Being granted accommodations for high-stakes standardized tests is no easy task, especially if your child is a high-achiever who has learned to successfully compensate for a disability. Fortunately, during the Obama administration there were some positive legal developments that have made the law both clearer and more favorable to high-achieving applicants. When testing companies deny accommodations to high-achievers, the reasons are usually the same. Here are those reasons and several strategies to combat those denials.
“Eleventh Hour” Disabilities
Testing companies to which you submit an accomodation request get hundreds of applications for extended time for every test sitting; they often don’t have time to carefully review each application. Naturally, they tend to skim for what they consider red flags that can disqualify an applicant. One such red flag is a late diagnosis. Testing companies derisively term those late diagnoses as “eleventh hour” disabilities, ones that seem to have developed conveniently around college application time.
But the truth is that although some high-achievers have been disabled throughout their educational careers, nonetheless they have been able to coast through school because the work was not very challenging. Notwithstanding the timing, sometimes a legitimate anxiety or emotional disorder will develop in high school.
The best way to combat a denial in this situation is to provide the testing service with documentation (i.e., school records, evaluations, physician letters) proving that your child had symptoms for years, even if the symptoms were only recently diagnosed. Using bullet points, write about what your child has had to do to compensate for a disability, such as giving up extracurricular activities so as to have more study time. If the disability is psychological or emotional and has legitimately developed only recently, document that, too.
Your Child Lacks an Accommodation Plan in High School
While it’s certainly advantageous in this process to have a formal accommodation plan in school, there’s no legal requirement to have a formal accommodation plan in order to qualify for accommodations on a standardized test. Some kids get informal accommodations in school and if you document it, that should be sufficient to qualify test accommodations. Other kids have tried to get formal accommodations and school wrongly delay or refuse them. So, if your child doesn’t have a plan, don’t think you’re out of options.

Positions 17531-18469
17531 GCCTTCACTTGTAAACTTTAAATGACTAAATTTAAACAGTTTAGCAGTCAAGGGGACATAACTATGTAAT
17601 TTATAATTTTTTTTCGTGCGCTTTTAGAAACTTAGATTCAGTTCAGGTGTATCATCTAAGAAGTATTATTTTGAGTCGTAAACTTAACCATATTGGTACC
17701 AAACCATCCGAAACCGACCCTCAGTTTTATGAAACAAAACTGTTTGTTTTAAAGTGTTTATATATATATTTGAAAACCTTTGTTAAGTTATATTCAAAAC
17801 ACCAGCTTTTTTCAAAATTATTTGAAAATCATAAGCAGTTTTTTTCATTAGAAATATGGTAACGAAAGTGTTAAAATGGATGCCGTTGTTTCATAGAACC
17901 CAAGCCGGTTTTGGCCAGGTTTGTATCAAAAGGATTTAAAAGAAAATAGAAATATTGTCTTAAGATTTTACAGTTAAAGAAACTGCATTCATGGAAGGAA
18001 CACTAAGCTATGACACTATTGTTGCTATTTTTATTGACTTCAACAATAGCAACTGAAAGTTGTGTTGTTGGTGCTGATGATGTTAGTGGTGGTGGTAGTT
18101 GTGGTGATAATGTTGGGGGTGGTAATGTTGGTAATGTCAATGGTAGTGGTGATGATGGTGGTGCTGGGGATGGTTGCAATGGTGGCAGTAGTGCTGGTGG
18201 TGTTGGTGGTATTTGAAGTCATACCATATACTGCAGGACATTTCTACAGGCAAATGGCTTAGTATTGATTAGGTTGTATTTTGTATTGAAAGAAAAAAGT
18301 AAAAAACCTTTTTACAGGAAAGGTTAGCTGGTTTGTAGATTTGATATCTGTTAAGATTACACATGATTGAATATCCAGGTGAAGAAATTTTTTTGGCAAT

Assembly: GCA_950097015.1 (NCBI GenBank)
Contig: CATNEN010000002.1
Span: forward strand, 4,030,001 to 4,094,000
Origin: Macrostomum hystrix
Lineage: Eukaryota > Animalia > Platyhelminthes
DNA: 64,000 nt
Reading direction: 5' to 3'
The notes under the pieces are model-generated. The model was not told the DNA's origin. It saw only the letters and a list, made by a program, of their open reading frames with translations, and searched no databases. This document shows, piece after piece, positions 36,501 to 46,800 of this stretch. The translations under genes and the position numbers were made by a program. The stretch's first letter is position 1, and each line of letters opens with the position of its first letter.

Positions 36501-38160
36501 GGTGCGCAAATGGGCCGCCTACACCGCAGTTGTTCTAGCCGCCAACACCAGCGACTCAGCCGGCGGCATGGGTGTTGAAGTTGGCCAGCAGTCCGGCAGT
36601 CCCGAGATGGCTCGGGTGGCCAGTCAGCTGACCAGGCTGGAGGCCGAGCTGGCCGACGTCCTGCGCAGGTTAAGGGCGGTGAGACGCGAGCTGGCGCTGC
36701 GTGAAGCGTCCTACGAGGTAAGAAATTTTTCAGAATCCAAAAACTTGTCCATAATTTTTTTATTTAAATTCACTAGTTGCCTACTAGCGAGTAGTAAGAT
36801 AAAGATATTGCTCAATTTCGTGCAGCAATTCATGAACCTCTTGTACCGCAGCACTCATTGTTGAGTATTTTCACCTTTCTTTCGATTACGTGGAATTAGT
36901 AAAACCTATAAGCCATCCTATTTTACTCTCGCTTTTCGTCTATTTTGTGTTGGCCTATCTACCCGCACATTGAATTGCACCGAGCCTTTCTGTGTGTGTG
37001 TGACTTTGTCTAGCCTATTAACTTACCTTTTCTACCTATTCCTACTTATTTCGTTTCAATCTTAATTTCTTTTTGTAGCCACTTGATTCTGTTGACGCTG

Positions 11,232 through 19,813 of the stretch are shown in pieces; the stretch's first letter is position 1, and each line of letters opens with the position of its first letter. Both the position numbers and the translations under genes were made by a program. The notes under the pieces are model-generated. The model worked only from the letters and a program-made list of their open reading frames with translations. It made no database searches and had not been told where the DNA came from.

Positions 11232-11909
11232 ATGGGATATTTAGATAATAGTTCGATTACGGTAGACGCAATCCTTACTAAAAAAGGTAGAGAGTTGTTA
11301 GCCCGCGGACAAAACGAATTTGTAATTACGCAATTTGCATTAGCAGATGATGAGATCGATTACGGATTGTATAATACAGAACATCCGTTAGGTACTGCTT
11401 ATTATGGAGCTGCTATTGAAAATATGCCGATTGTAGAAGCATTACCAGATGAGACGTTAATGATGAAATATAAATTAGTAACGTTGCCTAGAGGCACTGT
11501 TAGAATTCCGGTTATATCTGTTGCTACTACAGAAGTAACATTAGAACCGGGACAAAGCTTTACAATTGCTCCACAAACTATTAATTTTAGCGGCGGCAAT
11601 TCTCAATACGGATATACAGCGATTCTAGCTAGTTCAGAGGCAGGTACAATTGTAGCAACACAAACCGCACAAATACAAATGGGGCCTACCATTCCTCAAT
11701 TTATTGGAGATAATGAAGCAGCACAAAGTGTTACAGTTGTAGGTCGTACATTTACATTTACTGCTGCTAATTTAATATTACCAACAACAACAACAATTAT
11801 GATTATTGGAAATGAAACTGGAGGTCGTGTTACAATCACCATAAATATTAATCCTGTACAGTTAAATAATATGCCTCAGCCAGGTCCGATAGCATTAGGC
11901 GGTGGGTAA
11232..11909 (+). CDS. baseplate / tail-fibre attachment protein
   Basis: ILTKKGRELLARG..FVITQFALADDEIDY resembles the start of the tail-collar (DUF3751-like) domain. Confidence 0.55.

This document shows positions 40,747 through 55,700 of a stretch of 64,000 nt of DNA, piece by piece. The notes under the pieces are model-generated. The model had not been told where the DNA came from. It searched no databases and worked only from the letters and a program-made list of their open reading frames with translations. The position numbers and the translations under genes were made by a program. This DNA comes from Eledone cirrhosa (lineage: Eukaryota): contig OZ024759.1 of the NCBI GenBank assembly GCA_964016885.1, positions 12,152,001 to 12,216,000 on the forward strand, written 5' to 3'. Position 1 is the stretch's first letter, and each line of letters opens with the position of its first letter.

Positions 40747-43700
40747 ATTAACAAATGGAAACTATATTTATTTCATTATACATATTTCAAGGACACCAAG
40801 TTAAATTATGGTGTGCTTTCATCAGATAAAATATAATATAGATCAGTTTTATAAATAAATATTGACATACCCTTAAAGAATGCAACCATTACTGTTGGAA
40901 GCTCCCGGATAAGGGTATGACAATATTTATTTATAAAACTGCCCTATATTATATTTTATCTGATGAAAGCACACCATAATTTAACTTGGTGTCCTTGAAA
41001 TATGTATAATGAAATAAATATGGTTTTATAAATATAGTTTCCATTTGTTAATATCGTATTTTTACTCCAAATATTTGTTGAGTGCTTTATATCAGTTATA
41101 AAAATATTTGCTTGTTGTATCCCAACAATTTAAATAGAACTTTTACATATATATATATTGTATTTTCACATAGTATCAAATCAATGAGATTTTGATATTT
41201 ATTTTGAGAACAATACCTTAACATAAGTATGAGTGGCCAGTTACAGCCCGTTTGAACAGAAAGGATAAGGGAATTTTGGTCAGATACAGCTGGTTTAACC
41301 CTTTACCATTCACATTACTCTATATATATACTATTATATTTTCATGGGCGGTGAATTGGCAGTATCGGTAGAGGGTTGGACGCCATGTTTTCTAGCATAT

ADHD or Other Disabilities Which Are Difficult to Reliably Document
Because there’s no simple test for ADHD, and its symptoms can often be confused with other disorders, testing companies often look askance at applicants for accommodations whose only disability is ADHD. Anxiety, depression and certain types of learning disabilities can also be difficult to document, especially with high-achievers.
The Americans with Disabilities Act stipulates that to be eligible for accommodations, a student must have a disability that “substantially limits” a major life activity, such as learning, reading or concentrating, as compared with the general population.” Most applicants need a comprehensive psycho-educational evaluation that demonstrates the extent to which a disability limits the student academically. Generally, that means that you need to show with numbers that your child’s disability affects performance in certain areas, placing the student’s performance at or below the 16th percentile.
Decisions by testing organizations are often unpredictable because they review hundreds of applications for accommodations for each test sitting, and don’t have time to carefully review each student’s circumstances. The most critical aspect of an application for accommodations is documenting the educational history of the disability and/or its symptoms. In a cover letter parents should present the documentation in a clear, concise way.
Although your child’s school is supposed to submit an application for accommodations online on your behalf, don’t hesitate to send a hard copy of a cover letter to supplement it. Often schools will submit a request to the ACT or SAT only if your child is getting accommodations in school, and as discussed above some high-achievers have never gotten formal accommodations in school. To make the information readily accessible, cover letters should be very well-organized, sectioned with headers, and detailed with bullet points under each section. Attach the documents referenced in the letter.
The law governing testing accommodations is fairly complex, and it would benefit you to hire an attorney for a consultation, or to write a cover letter, so that your child’s unique educational history can be clearly and persuasively presented in a legal context. Also, some attorneys, such as the author, have relationships with the testing organizations and can advocate on your child’s behalf. However, if you’re not able to hire an attorney, it would go a long way to write your own cover letter that clearly and concisely presents the important information described above.